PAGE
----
Every other day we see posts on social media about depression. We know what it is and what happens when people get depressed but somehow many sufferers never really obtain a formal diagnosis. According to the UK mental health charity Mind, depression affects 3.3 in 100 people. The next question being raised now is that whether technology can play a part in this diagnosis or not.
Reece and Danforth's Depression Diagnosis
A research paper in EPJ Data Science by Andrew G Reece and Christopher M Danforth looks into the possibility of Instagram usage patterns indicating something about depression. Both these academics used machine learning tools and analyzed almost 44,000 Instagram posts from 166 individuals. For their research they analyzed aspects like color usage, metadata components and face detection.
Other studies have indicated that depressed individuals prefer dark colors. Reece and Danforth found that people who are depressed tend to view the world as gray or lacking in color. The researchers also evaluated individual’s social life using Instagram. It was expected that people who suffered from depression are less likely to socialize. A face detection algorithm was used to track number of human faces in the pictures. The number of ‘likes’ and comments were also evaluated.
Another factor taken into consideration was posting frequency. People with depression are less likely to document their life on a social media app. It seems that these factors turned out to be reliable markers for depression. According to Reece and Danforth:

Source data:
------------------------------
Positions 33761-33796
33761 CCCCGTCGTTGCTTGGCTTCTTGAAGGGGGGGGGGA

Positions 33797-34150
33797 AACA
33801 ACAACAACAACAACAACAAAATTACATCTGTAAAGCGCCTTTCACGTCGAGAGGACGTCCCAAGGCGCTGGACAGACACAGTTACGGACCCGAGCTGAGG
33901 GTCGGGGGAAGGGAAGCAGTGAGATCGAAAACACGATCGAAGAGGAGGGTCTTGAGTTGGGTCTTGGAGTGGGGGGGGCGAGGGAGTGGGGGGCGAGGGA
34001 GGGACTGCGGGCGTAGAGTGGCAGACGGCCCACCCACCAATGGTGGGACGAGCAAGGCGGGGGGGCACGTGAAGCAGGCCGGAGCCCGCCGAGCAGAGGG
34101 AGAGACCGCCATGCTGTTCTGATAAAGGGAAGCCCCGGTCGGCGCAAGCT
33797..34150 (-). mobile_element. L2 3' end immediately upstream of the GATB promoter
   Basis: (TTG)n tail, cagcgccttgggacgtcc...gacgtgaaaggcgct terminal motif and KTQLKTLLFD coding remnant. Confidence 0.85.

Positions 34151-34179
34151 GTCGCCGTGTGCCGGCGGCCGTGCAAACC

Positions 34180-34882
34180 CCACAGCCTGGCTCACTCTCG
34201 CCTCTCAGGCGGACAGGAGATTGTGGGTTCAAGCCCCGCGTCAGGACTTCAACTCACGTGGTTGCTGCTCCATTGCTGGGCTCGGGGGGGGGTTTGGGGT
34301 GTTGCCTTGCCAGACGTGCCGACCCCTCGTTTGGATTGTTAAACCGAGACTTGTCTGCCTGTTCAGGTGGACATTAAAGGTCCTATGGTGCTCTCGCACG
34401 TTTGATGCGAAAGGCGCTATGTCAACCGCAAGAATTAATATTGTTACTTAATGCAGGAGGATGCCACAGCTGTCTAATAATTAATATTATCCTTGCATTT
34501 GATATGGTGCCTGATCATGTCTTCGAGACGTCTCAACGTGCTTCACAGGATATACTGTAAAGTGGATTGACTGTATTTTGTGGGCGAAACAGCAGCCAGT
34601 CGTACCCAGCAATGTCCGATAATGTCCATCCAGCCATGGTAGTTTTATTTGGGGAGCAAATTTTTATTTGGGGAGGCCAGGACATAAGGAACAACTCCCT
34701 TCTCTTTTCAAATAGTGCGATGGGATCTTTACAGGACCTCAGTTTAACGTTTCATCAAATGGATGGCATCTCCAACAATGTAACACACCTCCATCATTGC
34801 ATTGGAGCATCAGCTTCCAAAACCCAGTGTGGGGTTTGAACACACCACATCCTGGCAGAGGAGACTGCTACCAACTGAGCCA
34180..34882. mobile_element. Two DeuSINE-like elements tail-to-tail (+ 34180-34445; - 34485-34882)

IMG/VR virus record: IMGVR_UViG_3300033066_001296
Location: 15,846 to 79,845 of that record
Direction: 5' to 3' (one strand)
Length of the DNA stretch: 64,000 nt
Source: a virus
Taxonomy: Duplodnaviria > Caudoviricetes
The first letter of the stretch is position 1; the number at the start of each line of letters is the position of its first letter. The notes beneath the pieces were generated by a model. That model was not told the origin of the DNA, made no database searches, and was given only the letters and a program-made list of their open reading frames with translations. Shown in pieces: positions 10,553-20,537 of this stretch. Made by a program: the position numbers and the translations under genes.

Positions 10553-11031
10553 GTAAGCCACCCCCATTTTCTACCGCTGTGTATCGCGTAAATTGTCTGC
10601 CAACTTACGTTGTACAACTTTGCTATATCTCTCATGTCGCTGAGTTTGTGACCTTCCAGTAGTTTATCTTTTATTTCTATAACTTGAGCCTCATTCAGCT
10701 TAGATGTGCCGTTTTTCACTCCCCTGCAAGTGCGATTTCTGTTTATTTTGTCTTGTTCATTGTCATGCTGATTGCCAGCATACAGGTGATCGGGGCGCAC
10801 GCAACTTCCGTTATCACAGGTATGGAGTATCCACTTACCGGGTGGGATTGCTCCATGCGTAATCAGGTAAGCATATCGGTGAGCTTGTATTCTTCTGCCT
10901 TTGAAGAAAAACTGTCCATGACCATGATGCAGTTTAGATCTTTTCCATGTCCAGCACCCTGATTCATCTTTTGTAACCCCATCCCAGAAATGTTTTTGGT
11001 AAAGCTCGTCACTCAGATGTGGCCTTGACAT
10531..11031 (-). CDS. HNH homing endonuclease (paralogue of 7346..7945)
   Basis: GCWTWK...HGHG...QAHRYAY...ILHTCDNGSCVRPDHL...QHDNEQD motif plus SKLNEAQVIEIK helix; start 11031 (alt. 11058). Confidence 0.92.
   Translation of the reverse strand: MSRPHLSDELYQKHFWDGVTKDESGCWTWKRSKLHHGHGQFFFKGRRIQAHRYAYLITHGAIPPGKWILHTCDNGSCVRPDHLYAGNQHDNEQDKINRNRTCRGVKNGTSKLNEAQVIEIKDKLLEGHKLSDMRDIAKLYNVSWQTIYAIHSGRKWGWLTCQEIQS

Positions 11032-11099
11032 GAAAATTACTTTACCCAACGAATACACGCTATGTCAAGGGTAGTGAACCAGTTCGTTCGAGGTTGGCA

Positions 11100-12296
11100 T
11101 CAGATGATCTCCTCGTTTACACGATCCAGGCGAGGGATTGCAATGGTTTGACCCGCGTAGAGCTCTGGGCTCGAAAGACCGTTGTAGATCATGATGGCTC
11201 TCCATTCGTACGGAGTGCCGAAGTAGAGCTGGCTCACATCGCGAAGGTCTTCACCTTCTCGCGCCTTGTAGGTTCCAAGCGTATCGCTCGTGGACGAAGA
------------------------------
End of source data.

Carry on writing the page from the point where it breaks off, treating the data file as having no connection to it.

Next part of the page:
Photos posted to Instagram by depressed individuals were more likely to be bluer, grayer, and darker, and receive fewer likes. Depressed Instagram users in our sample had an outsized preference for filtering out all color from posted photos, and showed an aversion to artificially lightening photos, compared to non-depressed controls.
Depressed users were more likely to post photos with faces, but they tended to post fewer faces per photo. This finding may be an oblique indicator that depressed users interact in smaller social settings, or at least choose only to share experiences of this sort on social media. This would be in accordance with previous findings that reduced social interactivity is an indicator of depression.
This particular model turned out to be better than general practitioners (GPs) who diagnose this health condition. Reece and Danforth said that their findings support the idea that depression can be diagnosed using social media. They argued that if the data on the social media app is used in an ethical manner, it can be used to diagnose patients.